The petunia is one of the most common and beautiful flowering plants that is grown all across the globe. They are generally pollinated by insects, and require a bit of care to grow properly.
If you want to add a splash of color to your garden and make it look welcoming and cozy, you should definitely consider growing petunias in your garden. However, you should know that the plant requires careful attention on your part.
For instance, while the petunia is capable of tolerating harsh and hot climates, you need to understand that the plant cannot survive in frost.
On top of that, the plant will require at least five hours of sunlight on a regular basis to survive. There are no specific soil requirements that need to be followed, but the conditions should include low humidity in the atmosphere.
Ideally, petunias are planted in the ground as seeds, as replanting them doesn’t always work. In most regions, watering the plant just once in a week is more than enough.
However, if you are going to plant it in a container or in a hanging basket, as most people generally do, you should know that it’s going to require a bit more water.
Keep in mind that like most flowering plants, maximum growth generally occurs during the last few weeks of spring. You will have to add in fertilizer on a monthly basis, or bit by bit weekly, as that’s going to improve the growth of your plant.
However, while it’s not really difficult to grow petunias, you should know that deadheading often stumps quite a few people.
Why Is Deadheading Important?
Before we talk about how to deadhead petunias, it’s important to focus on why it’s done. Deadheading is simply the task of removing dead flowers from your petunias.
Deadheading doesn’t require a lot of effort, and getting rid of the spent flowers is fantastic and offers a plethora of benefits.
Deadheading helps in improving the appearance of the plant and more importantly, it controls the spread of all the seeds around the area. On top of that, because nutritional stores are not being used for the dead flowers, the plant is able to grow thicker and considerably fuller.
Now that you know the basics, let’s focus on deadheading petunias.
1 – Check the Type of Petunias
You need to first start off by looking at the type of petunias you are growing. Look at the seeds or the plant markers to get a better idea, as there are various kinds of petunias being sold in the market.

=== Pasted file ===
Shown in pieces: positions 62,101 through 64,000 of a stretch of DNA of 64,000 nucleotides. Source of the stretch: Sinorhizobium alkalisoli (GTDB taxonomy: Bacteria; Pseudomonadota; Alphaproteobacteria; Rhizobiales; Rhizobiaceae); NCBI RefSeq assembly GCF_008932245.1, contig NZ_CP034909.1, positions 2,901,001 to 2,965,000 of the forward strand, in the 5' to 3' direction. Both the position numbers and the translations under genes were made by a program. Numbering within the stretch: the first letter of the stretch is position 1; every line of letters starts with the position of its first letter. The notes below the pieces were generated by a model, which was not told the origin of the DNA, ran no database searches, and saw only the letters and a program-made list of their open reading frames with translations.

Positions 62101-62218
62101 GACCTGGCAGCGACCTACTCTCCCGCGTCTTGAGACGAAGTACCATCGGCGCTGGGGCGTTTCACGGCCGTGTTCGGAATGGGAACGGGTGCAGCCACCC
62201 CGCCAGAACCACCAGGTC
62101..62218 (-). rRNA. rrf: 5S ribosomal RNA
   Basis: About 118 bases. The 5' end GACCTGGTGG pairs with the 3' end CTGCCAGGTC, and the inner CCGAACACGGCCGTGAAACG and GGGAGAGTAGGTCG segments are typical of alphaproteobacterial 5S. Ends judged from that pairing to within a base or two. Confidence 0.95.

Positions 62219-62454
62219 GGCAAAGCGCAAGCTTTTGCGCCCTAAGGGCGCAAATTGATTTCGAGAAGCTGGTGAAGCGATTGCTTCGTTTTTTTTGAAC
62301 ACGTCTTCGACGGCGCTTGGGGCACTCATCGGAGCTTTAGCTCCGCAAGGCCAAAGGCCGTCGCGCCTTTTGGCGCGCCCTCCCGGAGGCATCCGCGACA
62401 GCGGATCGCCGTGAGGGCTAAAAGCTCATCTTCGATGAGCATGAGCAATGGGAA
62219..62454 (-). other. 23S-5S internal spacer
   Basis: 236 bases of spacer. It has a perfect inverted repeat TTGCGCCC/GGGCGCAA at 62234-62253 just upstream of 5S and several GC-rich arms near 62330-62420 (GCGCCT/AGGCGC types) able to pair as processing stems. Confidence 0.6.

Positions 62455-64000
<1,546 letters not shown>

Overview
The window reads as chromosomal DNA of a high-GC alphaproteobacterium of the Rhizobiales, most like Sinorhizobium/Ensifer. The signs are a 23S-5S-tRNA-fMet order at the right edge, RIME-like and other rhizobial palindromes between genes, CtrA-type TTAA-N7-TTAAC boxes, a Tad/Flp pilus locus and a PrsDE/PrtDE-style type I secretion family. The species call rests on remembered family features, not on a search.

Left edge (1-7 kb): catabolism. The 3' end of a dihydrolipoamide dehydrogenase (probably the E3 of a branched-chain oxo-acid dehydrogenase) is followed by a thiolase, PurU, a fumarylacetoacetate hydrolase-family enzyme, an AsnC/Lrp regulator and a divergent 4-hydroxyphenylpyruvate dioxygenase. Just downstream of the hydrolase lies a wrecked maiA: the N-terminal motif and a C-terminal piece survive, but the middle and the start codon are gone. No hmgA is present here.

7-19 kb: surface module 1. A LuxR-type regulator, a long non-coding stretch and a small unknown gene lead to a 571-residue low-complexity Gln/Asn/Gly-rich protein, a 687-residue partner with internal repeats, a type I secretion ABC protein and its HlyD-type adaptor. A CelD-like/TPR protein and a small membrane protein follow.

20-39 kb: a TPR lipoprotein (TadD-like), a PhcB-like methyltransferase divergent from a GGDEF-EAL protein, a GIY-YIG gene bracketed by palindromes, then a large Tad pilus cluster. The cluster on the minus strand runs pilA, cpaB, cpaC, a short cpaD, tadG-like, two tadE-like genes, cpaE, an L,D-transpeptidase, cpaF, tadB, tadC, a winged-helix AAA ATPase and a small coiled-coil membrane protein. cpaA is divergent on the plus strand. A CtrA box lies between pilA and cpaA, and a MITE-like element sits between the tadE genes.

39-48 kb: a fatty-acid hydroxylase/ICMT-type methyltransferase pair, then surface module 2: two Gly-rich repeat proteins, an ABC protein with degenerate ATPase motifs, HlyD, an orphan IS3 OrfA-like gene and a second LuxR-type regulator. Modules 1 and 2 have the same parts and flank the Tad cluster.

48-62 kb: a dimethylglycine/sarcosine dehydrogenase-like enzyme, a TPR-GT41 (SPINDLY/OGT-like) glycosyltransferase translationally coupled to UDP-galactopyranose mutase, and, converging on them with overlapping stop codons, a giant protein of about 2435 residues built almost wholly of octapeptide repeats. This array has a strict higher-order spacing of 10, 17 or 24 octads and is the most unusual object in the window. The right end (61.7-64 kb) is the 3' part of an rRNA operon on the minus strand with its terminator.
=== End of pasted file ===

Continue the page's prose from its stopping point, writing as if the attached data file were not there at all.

You need to make sure that you know about the petunias that you are growing before you start off with the deadheading.
2 – Pinching the Blooms
Pinching the petunia blooms is a great way to begin. If this is the first time you are deadheading a plant, you are probably going to feel more comfortable removing the dead flowers first instead of cutting certain parts of the plant on your own.
You can move on to cutting the plant after at least a year or two of practice.
3 – Prepare for the Deadheading as If You Are Weeding
After a few weeks have passed, it’s going to be difficult for you to notice fading blooms. You are probably going to get down and get dirty to find and remove them.
So, it’s best to take up a position close to the plant similar to when you are about to weed the garden. There is no reason to wear those thick gloves that most people use for gardening, as there’s a great risk of you hurting the plant.
4 – Removing a Spent Bloom Above a New One
In many situations, you are going to notice a spent bloom above a new one. Move your fingers a quarter inch up, and make sure that they are just above the bud.
Then, hold it tightly with your thumb and your forefinger, and pull gently to remove it. The spent bloom will come off without any resistance.
You can just throw it in the compost.
5 – Remove All Dead Blooms on the Same Stem
Then, you need to get rid of all the dead blooms on the same stem using the same procedure. It’s best if you work stem by stem because you will know that you haven’t missed out on a single one this way.
Plants such as petunias can have tens of blooms on each stem, so it’s important that you work in a streamlined fashion. During the growing season, you will have to deadhead after every couple of weeks or so.
6 – Pinch Some Tips Mid-Summer
If you notice that your petunias are becoming weary and sagging toward the ground, you should consider removing the growing tips. Just hold on to the stem tightly and find the heaviest bud at the top of a bunch of newly blooming flowers. Then, you can pinch it off.
Remember, always pinch it off by holding it between your forefinger and your thumb. Keep in mind that you are removing a live part of the plant, and not a dying one.
This will encourage new blooms to occur and the plant will also get much healthier and thicker over the passage of time.
There are a few things that you need to do after deadheading the plants. Once you are done, you have to fertilizer your petunias with at least 10-10-10 fertilizer and then water them properly. This is important and is going to encourage growth of the plant significantly.
If you want, you can also use sharp scissors to prune and deadhead your plants. Using sharp scissors is a wise idea for people who have difficulty in removing the flowers using just their hands.
However, it’s recommended that you first sharpen the blade, because tugging on the plant stems isn’t a wise idea. These are just a few important things that you should keep in mind when it comes to deadheading petunias.
Growing up with a mom who filled her home (inside and out) with all sorts of plants, Lisa got her start in gardening at a young age. Living now on her own with a home and yard full of plants (including an indoor greenhouse), she shares all the gardening tips she’s gained over the years.